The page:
Page:History of England (Macaulay) Vol 4.djvu/206

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and guns and mortars to be planted on it. But his preparations were speedily interrupted by another message from the city. The Irish begged that, since he could not grant what they had demanded, he would tell them what he was willing to grant. He called his advisers round him, and, after some consultation, sent back a paper containing the heads of a treaty, such as he had reason to believe that the government which he served would approve. What he offered was indeed much less than what the Irish desired, but was quite as much as, when they considered their situation and the temper of the English nation, they could expect. They speedily notified their assent. It was agreed that there should be a cessation of arms, not only by land, but in the ports and bays of Munster, and that a fleet of French transports should be suffered to come up the Shannon in peace and to depart in peace. The signing of the treaty was deferred till the Lords Justices, who represented William at Dublin, should arrive at Ginkell's quarters. But there was during some days a relaxation of military vigilance on both sides. Prisoners were set at liberty. The outposts of the two armies chatted and messed together. The English officers rambled into the town. The Irish officers dined in the camp. Anecdotes of what passed at the friendly meetings of these men, who had so lately been mortal enemies, were widely circulated. One story, in particular, was repeated in every part of Europe. "Has not this last campaign," said Sarsfield to some English officers, "raised your opinion of Irish soldiers?" "To tell you the truth," answered an Englishman, we think of them much as we always did." "However meanly you may think of us," replied Sarsfield, "change Kings with us, and we will willingly try our luck with you again." He was doubtless thinking of the day on which he had seen the two Sovereigns at the head of two great armies, William foremost in the charge, and James foremost in the flight.[1]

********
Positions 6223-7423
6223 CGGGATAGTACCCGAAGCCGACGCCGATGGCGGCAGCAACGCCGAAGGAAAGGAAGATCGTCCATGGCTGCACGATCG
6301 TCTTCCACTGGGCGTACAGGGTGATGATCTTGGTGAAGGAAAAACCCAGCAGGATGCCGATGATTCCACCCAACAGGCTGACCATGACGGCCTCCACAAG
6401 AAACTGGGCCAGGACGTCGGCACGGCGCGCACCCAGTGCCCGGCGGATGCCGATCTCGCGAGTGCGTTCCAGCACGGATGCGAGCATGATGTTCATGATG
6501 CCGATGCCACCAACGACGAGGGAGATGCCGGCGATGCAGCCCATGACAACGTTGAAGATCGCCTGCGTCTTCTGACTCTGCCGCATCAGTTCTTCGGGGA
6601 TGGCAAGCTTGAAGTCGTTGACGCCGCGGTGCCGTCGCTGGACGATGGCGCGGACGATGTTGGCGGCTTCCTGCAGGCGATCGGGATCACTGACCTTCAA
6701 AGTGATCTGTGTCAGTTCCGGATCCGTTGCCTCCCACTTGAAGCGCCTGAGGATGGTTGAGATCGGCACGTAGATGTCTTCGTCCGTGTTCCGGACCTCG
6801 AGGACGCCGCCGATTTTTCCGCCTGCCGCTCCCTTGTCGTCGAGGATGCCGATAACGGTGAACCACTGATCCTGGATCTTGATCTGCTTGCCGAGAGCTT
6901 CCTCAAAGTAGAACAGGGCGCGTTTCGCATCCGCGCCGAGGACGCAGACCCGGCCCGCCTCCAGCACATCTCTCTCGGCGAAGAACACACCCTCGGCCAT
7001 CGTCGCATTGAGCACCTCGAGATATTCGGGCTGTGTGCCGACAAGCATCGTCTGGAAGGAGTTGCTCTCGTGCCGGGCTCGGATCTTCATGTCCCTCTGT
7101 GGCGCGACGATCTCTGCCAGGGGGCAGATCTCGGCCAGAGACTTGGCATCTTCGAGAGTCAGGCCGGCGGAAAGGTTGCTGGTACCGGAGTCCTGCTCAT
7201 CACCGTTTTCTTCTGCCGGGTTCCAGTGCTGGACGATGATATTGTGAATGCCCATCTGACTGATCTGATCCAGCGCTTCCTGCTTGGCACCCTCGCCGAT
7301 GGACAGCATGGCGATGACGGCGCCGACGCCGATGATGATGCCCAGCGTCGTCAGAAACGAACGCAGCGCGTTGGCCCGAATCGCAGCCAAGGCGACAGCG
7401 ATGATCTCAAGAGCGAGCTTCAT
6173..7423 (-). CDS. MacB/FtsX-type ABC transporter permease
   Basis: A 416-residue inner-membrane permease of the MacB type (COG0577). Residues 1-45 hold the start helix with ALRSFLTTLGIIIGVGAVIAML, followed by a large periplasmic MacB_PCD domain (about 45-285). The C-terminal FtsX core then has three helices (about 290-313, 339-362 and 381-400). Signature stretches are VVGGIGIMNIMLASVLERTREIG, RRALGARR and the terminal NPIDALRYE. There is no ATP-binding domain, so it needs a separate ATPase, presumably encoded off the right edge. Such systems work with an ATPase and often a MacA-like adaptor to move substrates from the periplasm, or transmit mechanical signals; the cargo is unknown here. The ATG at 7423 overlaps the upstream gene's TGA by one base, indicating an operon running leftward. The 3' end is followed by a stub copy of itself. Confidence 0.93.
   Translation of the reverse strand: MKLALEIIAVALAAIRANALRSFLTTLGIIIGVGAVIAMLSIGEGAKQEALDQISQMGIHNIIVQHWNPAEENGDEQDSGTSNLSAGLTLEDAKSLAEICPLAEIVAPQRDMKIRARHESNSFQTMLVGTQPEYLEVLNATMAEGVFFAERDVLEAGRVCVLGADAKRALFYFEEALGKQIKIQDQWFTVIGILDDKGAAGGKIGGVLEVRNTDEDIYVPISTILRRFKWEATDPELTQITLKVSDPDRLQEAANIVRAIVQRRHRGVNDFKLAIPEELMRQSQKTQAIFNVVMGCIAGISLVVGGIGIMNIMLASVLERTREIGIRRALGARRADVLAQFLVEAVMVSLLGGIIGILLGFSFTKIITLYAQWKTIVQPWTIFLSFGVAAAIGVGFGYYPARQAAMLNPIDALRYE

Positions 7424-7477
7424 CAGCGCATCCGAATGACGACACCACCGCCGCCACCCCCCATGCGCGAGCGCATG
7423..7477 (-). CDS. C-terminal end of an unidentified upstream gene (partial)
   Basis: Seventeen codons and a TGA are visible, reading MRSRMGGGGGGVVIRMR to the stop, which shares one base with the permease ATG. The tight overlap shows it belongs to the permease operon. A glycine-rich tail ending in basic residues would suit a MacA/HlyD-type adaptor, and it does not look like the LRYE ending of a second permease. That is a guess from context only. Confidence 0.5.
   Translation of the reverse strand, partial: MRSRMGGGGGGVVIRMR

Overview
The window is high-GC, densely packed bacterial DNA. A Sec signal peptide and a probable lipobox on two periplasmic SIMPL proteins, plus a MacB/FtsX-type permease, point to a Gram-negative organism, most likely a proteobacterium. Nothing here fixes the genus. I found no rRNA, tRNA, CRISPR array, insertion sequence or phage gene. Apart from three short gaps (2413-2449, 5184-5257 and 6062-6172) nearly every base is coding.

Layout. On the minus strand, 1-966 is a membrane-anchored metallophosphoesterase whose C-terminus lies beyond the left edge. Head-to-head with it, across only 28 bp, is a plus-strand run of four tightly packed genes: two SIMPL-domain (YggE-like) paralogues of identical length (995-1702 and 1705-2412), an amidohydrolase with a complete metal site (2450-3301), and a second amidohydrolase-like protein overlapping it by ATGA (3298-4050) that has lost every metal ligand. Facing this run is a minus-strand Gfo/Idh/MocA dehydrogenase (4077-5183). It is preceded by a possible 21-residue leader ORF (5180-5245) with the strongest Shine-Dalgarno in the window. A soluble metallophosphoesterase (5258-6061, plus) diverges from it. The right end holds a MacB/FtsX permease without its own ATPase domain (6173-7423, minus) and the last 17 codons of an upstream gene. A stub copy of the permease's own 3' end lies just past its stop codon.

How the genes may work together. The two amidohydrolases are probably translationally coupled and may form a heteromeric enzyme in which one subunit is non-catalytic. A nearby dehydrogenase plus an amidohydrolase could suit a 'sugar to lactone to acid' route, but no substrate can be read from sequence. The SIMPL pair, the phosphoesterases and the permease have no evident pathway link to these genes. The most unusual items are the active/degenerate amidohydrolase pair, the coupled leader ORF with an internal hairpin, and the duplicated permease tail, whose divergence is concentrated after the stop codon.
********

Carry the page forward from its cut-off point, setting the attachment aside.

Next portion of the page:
On the first of October, Coningsby and Porter arrived at the English headquarters. On the second the articles of capitulation

  1. Story's Continuation; Diary of the Siege of Lymerick; Burnet, ii. 81; London Gazette, Oct. 12, 1691.